Don't miss

Replay


LATEST SHOWS

FRANCE IN FOCUS

French presidential election: Over 40% remain undecided

Read more

EYE ON AFRICA

ICC orders Congo warlord germain Katanga to pay victims

Read more

MEDIAWATCH

Trumpcare Falls Before First Hurdle

Read more

THE WORLD THIS WEEK

Westminster Attack, Abadi in Washington (part 1)

Read more

THE WORLD THIS WEEK

Obamacare, Europe's Unholy Alliances, Martin McGuinness (part 2)

Read more

INSIDE THE AMERICAS

Export bans hit Brazil amid tainted meat scandal

Read more

#TECH 24

Inside Netflix's war room

Read more

FOCUS

French Catholic voters remain faithful to scandal-hit Fillon

Read more

PEOPLE & PROFIT

Growing ambitions: The forces driving India's economy

Read more

Doubt over Everest's true height spurs fresh expedition

© AFP/File | Mount Everest officially stands at 8,848 metres (29,029 feet) above sea level

NEW DELHI (AFP) - 

Scientists will take the tape measure to Mount Everest to determine whether a massive earthquake in Nepal really did knock an inch off the world's tallest peak.

India's top surveyor said Tuesday a team of scientists would be sent to neighbouring Nepal to measure Everest in the hope of putting to rest a debate about the true height of the towering mountain.

A deadly 7.8-magnitude earthquake struck Nepal in 2015, killing thousands and altering the landscape across the Himalayan nation.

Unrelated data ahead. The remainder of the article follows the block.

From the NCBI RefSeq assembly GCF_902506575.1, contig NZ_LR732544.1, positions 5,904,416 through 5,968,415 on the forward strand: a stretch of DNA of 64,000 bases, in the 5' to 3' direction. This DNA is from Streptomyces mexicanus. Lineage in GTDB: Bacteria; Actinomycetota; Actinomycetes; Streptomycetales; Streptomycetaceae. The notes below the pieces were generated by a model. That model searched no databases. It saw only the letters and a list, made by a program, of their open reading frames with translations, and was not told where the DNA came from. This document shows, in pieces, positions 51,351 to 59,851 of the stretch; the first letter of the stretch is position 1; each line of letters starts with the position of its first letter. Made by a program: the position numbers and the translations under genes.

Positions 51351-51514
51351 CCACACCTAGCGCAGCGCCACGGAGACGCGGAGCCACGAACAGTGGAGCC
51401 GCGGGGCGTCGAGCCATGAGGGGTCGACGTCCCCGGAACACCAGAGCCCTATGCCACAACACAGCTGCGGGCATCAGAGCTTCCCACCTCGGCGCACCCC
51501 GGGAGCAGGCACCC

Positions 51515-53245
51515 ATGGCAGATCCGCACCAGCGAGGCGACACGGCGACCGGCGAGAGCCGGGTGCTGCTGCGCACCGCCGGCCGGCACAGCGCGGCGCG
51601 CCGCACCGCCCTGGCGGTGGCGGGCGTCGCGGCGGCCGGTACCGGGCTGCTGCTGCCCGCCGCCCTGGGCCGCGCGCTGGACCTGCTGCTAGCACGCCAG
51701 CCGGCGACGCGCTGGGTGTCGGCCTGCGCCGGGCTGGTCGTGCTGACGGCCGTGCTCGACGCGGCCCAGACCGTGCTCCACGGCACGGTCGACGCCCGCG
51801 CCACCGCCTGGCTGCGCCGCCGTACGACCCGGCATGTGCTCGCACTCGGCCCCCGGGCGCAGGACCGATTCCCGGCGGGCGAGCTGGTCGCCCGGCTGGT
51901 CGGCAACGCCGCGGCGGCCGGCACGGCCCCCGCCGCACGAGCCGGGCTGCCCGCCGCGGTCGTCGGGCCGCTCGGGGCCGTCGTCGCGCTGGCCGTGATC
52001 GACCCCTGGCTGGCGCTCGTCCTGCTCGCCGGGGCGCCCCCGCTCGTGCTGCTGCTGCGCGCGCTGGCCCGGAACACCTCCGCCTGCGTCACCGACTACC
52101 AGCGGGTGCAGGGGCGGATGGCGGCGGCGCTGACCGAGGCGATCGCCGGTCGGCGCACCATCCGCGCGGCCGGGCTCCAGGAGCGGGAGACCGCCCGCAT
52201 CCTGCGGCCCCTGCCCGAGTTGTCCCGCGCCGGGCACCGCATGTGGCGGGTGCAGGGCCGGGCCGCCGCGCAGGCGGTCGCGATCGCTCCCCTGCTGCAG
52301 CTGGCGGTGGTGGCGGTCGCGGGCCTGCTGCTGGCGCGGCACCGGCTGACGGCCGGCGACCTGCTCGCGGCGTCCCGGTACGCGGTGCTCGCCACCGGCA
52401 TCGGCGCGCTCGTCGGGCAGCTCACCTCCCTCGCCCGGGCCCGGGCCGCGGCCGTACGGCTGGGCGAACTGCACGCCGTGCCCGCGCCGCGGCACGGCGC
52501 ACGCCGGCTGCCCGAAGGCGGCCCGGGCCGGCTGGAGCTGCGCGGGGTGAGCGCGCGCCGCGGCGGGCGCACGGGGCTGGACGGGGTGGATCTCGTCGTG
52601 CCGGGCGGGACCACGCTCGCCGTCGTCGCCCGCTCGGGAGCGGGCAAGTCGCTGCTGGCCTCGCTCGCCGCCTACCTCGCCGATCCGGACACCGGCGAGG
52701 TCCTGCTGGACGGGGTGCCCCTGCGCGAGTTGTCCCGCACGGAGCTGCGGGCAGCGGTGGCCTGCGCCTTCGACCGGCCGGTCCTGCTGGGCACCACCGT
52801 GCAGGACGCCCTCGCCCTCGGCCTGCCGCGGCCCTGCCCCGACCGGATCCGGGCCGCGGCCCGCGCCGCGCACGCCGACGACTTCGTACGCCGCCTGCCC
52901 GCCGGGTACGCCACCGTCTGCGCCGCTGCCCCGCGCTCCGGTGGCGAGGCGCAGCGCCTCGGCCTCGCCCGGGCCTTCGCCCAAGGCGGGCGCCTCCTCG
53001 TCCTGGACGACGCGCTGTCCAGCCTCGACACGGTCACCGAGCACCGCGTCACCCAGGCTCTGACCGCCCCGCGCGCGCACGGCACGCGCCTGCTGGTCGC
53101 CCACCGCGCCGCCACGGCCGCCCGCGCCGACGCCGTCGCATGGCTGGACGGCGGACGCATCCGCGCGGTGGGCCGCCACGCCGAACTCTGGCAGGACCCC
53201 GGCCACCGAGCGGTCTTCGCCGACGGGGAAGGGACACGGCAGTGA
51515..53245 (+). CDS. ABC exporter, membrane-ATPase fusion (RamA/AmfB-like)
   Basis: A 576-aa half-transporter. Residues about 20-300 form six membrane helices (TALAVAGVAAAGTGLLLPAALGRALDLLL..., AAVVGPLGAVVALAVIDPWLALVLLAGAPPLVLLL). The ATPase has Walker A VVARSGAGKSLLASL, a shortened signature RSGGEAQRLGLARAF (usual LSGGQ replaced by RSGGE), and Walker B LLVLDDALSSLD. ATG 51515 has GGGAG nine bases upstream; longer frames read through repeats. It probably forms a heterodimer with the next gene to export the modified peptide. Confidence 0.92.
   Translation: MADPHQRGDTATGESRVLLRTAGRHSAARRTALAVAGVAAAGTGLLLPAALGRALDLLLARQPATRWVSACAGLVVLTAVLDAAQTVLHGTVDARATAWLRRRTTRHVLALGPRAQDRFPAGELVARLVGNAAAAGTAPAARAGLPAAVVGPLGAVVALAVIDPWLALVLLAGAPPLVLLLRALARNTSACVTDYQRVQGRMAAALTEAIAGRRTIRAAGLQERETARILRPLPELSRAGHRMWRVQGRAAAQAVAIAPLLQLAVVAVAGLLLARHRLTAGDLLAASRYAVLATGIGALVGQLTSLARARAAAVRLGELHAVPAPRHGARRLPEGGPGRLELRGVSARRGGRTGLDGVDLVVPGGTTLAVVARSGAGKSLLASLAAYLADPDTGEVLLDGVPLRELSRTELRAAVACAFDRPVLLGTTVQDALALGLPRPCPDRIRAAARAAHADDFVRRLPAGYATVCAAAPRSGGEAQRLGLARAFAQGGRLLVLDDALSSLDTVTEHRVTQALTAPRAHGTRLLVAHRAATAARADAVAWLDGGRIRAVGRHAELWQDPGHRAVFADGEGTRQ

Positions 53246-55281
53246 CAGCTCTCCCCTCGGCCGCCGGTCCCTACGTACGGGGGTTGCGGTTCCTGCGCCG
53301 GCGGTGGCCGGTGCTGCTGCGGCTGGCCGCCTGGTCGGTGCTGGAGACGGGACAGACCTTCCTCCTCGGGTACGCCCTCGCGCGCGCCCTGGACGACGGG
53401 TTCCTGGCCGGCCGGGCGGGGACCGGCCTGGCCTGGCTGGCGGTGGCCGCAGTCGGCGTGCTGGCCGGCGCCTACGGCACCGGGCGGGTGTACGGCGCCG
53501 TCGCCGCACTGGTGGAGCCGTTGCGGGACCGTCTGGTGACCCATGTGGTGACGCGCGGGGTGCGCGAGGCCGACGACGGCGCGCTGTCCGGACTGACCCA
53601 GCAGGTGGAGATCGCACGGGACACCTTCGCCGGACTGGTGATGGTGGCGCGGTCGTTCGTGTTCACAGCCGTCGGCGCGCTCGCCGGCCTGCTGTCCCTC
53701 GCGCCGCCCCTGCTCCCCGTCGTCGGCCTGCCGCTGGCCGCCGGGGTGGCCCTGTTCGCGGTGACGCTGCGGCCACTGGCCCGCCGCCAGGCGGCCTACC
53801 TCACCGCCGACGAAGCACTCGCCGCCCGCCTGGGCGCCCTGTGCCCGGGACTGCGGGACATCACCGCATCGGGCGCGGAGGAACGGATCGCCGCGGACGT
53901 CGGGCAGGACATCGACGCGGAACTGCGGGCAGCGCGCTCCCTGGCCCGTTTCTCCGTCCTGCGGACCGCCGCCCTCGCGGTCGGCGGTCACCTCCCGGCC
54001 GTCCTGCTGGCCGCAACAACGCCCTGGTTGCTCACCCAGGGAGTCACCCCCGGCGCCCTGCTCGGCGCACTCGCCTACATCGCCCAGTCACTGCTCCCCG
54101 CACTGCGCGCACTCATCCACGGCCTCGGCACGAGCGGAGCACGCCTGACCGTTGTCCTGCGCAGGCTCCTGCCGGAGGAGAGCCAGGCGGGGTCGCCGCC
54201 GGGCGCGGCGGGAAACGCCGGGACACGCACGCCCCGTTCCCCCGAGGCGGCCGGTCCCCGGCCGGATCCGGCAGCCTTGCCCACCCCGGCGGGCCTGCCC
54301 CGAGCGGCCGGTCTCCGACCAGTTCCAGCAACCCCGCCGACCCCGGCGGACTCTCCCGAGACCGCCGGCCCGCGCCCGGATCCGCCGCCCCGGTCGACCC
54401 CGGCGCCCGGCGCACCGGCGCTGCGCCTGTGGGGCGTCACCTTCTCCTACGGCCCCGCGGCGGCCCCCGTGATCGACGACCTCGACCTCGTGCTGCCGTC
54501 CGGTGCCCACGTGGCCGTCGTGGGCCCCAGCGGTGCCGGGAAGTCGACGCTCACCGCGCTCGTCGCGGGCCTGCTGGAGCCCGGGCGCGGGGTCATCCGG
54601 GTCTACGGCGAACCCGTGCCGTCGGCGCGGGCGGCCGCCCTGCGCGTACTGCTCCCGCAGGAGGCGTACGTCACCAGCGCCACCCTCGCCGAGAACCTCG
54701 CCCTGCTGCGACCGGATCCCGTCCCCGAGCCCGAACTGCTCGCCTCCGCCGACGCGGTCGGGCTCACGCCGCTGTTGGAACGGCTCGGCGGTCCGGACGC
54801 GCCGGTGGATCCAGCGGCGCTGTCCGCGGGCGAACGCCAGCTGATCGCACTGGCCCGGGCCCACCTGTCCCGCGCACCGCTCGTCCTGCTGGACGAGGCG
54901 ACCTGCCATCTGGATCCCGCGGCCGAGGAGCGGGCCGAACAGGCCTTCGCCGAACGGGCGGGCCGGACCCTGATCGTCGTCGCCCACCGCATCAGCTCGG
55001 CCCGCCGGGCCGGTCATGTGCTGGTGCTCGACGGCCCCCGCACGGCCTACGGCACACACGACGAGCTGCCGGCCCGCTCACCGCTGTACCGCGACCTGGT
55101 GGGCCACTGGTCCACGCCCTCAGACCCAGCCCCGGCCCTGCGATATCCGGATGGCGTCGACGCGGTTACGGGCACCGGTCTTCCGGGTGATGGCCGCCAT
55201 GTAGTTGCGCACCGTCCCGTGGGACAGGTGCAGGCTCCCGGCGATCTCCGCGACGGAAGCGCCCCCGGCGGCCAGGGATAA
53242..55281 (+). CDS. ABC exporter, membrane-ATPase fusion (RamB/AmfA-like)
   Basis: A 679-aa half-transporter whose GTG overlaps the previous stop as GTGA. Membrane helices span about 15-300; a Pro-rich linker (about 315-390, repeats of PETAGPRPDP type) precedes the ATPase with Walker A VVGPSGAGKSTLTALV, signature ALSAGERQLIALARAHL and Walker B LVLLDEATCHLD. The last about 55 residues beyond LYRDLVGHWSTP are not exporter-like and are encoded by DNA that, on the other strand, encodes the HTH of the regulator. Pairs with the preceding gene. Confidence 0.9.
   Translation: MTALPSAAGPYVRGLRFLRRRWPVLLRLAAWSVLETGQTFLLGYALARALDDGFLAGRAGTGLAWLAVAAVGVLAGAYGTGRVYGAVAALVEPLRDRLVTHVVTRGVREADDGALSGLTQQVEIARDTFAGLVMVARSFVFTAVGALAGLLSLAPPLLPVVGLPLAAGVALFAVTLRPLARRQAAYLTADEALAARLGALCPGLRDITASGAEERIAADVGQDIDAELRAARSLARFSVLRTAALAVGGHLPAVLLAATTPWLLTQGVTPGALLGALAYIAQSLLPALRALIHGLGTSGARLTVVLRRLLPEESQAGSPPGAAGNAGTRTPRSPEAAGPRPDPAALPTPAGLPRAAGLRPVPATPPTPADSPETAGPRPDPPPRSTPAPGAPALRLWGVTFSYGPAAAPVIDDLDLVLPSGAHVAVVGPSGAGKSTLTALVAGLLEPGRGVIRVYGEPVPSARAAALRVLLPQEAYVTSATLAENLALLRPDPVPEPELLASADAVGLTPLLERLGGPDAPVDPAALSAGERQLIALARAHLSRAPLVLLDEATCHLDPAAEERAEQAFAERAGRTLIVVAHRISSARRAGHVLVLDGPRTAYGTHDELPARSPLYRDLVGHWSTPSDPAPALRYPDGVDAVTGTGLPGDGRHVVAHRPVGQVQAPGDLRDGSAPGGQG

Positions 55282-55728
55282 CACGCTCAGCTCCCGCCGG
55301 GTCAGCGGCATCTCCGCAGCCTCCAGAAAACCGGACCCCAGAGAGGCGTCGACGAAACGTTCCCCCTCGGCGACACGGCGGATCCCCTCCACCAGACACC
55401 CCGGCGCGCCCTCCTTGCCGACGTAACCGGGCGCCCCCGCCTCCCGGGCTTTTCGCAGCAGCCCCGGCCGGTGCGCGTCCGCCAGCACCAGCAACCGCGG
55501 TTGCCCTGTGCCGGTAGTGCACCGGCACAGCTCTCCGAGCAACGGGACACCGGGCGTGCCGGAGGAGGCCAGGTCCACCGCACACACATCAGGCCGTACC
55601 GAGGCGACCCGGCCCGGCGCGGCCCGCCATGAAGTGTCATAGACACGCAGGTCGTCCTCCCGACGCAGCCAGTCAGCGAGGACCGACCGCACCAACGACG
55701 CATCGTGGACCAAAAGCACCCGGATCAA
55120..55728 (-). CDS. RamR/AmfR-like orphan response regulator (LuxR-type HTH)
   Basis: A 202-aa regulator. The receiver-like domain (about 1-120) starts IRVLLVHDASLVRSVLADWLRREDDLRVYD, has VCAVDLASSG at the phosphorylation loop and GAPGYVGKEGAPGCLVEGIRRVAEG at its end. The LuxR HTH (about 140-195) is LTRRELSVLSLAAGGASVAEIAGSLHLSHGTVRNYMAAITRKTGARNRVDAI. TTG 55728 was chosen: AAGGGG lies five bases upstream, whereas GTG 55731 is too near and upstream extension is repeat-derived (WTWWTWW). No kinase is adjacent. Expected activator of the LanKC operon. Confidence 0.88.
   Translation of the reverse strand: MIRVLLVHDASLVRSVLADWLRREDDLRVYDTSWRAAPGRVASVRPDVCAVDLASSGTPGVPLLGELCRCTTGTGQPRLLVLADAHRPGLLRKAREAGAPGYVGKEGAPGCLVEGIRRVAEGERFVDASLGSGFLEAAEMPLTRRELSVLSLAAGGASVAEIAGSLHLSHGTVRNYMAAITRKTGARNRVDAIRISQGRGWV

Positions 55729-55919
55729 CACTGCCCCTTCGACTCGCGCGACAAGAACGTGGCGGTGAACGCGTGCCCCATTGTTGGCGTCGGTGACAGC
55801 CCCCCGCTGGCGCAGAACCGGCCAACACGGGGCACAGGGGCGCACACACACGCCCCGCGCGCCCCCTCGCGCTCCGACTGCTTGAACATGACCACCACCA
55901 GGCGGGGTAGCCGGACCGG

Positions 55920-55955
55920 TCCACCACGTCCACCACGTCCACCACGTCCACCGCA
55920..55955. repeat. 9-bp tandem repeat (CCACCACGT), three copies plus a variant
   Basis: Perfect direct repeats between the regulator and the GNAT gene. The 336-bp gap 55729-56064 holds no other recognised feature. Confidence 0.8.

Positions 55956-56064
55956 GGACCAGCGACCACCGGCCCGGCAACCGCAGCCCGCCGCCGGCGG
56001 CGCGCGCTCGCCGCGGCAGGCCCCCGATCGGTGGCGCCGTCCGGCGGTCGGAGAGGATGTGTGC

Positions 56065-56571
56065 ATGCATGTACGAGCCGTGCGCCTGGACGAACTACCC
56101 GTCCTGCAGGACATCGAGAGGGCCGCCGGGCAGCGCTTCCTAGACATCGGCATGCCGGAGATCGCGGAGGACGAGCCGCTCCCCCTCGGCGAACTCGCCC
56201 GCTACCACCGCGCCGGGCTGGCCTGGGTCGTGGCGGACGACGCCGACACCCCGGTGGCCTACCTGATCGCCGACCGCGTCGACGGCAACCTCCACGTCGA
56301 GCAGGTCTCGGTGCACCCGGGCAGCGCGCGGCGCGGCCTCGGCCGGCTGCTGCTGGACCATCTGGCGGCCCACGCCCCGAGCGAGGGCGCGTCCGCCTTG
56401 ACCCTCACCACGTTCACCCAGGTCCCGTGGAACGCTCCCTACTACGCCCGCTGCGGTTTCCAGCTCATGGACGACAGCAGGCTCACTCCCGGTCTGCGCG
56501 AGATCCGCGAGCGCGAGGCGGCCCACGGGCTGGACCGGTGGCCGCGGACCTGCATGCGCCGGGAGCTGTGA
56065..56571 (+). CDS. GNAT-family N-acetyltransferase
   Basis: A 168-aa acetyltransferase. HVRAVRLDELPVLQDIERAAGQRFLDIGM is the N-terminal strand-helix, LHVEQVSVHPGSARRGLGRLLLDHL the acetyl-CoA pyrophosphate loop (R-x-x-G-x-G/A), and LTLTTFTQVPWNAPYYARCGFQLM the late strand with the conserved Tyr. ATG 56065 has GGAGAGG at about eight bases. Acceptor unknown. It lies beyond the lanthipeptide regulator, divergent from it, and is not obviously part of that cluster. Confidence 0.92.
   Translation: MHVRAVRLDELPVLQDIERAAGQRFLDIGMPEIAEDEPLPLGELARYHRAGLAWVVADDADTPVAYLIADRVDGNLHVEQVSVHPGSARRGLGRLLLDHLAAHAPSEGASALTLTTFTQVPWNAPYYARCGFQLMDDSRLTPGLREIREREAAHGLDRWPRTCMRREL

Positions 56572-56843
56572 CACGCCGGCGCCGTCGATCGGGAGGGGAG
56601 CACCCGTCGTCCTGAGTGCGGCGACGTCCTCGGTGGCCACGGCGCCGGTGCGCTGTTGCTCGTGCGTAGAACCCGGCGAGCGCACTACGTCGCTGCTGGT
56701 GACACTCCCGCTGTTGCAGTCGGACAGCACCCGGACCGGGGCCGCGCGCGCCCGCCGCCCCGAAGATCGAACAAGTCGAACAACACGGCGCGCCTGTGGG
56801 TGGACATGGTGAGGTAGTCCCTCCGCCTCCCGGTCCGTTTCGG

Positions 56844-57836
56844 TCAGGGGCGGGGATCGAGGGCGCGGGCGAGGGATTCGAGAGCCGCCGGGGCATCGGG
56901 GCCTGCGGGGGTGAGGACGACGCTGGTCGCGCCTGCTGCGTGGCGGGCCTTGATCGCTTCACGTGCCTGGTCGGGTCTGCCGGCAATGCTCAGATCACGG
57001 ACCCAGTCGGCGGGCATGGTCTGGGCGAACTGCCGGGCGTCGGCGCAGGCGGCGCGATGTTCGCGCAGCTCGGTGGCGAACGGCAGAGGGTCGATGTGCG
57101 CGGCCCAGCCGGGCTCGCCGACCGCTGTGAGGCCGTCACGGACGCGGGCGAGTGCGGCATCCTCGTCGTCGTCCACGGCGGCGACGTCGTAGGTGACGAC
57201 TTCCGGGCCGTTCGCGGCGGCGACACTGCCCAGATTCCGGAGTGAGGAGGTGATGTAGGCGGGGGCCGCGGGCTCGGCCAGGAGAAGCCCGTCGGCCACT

Satellite data at the time suggested the impact of the quake reduced Everest's peak -- which officially stands at 8,848 metres (29,029 feet) above sea level -- by anywhere between a few millimetres and an inch.

But lingering doubt among the scientific community has prompted a fresh expedition to size up the peak, said India's surveyor general Swarna Subba Rao.

"We will remeasure it," Rao was quoted as saying by the Press Trust of India (PTI) news agency, adding the team would set off in two months.

"Two years have passed since the major Nepal earthquake and there's doubt in the scientific community that it did in fact shrink."

The exercise will require a month for observation and roughly another fortnight for the data to be officially declared.

Another official told AFP that a five-member team would depart for the expedition at winter's end, and would take measurements using instruments on the ground to gauge the peak's real height.

The earthquake, Nepal's deadliest disaster in more than 80 years, is also believed to have shifted the earth beneath the capital Kathmandu several metres to the south.

© 2017 AFP